Although cultural interests are described in the Bundesnaturschutzgesetz (Federal Nature Conservation Act) at the same hierarchical level as ecological interests, there exists in Germany an influential movement that understands nature conservation exclusively as an ecological-scientific task. In connection with this understanding, the fallacy that objectively compelling maxims for political action would result from ecological data is widely prevalent. The trivial matter that ecological knowledge must, from a natural-scientific definition, be neutral and therefore must first be assessed in view of societal values in order to become actionable is often forgotten. But even then, when the difference between ecology as a natural science and as a societal field of endeavor is considered, cultural interests disappear from the field of view, because they aren’t considered to be objective, and nature conservation is regarded solely from a technical perspective.
So, according to Erz (1986), a well-known representative of the federal nature conservation administration, nature conservation research, in the framework of its legally defined objectives, has the following fundamental tasks to fulfill:
• “Improvement of laws and administrative regulations
• Proper guarantee of their execution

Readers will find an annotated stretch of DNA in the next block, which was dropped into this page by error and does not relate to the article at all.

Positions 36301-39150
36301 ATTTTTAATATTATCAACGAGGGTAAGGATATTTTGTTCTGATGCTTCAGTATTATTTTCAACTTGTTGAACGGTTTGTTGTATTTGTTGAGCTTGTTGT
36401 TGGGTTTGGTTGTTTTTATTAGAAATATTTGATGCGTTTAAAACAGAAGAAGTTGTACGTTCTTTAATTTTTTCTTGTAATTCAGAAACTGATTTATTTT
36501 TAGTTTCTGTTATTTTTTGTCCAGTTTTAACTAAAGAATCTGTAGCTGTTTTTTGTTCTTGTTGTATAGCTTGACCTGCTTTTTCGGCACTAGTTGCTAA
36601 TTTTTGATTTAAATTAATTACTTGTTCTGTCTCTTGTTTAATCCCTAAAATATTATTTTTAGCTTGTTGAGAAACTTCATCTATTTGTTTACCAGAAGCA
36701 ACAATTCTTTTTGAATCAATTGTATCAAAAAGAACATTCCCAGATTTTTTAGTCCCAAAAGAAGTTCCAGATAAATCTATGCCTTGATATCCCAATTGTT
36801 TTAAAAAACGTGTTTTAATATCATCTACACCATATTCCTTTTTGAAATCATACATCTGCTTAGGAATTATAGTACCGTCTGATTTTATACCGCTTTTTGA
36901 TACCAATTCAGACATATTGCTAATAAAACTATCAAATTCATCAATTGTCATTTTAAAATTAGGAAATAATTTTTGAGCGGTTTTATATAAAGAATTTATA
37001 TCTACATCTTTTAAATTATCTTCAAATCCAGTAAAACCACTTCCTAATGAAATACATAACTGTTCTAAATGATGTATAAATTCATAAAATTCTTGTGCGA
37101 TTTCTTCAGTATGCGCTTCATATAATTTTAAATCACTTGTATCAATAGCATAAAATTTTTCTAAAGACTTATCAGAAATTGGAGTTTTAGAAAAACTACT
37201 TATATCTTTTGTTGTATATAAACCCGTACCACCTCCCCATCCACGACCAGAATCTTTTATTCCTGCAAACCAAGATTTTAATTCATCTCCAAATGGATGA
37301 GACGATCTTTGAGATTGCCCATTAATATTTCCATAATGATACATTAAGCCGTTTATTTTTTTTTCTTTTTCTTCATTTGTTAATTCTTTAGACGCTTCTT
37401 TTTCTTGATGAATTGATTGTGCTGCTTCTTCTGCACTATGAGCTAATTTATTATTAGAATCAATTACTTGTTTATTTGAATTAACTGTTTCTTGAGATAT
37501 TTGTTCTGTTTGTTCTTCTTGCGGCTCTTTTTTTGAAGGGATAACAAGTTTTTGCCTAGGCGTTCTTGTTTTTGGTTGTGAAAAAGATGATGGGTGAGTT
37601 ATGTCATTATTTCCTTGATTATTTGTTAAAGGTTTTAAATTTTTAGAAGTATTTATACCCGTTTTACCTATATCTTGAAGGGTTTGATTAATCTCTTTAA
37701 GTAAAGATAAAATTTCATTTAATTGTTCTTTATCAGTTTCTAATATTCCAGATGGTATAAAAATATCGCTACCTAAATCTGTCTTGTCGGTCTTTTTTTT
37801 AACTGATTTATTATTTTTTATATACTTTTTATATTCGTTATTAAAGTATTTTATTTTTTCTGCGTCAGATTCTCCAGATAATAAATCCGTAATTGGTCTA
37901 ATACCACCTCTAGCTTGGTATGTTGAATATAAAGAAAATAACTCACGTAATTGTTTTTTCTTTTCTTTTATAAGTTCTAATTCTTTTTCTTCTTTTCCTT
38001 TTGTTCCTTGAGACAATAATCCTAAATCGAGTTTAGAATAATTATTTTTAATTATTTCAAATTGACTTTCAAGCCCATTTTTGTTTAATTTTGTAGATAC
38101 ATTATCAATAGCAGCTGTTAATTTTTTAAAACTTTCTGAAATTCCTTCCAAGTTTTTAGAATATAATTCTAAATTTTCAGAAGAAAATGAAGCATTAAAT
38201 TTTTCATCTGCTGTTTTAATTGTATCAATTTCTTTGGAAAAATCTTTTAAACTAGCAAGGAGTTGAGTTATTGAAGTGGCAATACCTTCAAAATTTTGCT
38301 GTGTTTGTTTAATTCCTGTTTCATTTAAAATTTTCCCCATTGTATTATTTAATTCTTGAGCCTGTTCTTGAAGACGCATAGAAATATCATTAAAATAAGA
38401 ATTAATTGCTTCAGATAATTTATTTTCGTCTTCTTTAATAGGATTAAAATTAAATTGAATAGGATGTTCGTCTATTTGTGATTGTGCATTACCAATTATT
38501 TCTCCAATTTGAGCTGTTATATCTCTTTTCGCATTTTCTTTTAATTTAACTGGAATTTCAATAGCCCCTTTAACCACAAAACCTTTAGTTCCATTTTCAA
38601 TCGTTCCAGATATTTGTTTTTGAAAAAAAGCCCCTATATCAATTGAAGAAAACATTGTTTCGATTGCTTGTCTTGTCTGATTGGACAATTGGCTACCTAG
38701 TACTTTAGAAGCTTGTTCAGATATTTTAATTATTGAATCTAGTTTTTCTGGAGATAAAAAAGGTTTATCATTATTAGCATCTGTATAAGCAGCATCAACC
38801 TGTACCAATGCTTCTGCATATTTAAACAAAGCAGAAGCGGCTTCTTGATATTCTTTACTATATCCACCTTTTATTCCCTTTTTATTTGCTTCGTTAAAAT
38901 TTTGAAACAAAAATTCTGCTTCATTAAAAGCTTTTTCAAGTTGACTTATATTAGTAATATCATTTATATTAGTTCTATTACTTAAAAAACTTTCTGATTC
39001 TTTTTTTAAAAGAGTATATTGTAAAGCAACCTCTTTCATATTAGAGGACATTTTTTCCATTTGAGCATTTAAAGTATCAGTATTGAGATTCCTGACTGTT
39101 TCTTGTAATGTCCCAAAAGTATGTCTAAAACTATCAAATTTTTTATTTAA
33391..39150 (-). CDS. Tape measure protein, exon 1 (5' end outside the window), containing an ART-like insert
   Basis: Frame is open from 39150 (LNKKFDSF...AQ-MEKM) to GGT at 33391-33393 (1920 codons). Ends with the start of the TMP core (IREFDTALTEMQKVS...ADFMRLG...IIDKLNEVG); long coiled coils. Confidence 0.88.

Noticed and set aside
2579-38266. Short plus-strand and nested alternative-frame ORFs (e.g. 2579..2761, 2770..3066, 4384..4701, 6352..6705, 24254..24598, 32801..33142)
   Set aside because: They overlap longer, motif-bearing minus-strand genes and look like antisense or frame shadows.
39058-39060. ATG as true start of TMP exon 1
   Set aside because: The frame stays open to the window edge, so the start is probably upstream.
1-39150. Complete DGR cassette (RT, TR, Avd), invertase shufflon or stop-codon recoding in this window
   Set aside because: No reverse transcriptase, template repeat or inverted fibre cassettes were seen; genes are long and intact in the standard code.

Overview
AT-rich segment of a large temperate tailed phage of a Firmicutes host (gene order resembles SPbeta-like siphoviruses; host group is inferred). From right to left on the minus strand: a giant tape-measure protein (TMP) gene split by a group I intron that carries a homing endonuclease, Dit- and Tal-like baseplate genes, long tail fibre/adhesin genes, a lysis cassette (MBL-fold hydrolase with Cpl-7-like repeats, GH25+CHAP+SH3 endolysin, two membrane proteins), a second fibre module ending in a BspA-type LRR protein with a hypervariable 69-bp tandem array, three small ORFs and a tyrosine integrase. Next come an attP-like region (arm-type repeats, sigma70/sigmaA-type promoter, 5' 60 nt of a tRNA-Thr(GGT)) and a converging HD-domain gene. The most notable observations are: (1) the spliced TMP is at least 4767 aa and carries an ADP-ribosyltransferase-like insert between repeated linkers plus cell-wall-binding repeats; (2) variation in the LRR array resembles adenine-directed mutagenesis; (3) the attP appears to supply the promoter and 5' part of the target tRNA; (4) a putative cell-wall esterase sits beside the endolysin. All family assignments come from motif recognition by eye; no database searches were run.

• Determination of scientifically objective criteria for deciding individual cases
• Provision of rationales for citizen participation
• Determination of measures of success for all political, administrative and technical measures” (ibid, p 11)”
Ecology is suited to serve as a basis for scientifically objective conclusions (ibid, p 11), because one expects from it technically usable expert knowledge: “Ecological science has its goal (as is true for every science) to achieve, through research, an objective, true vision of these studied objects (functional elements in ecological systems, interdependency, etc.) and through this to produce a systematic knowledge in the form of generally applicable basic principles and general laws that remain the same for every examination using this method, independent of different observation methods of different people (subjectivity)” (ibid, p 12). In this sense, objective knowledge assigns observable results to theoretically determined classes (subsumption principle) and explains them causally through cause and effect relationships. The theories and observation propositions to be applied must be independently formulated in order to be generally and empirically, i. e. experimentally and intersubjectively, testable (cf. Popper 1972). This results in not only general relevance, but also transparency for political decisions.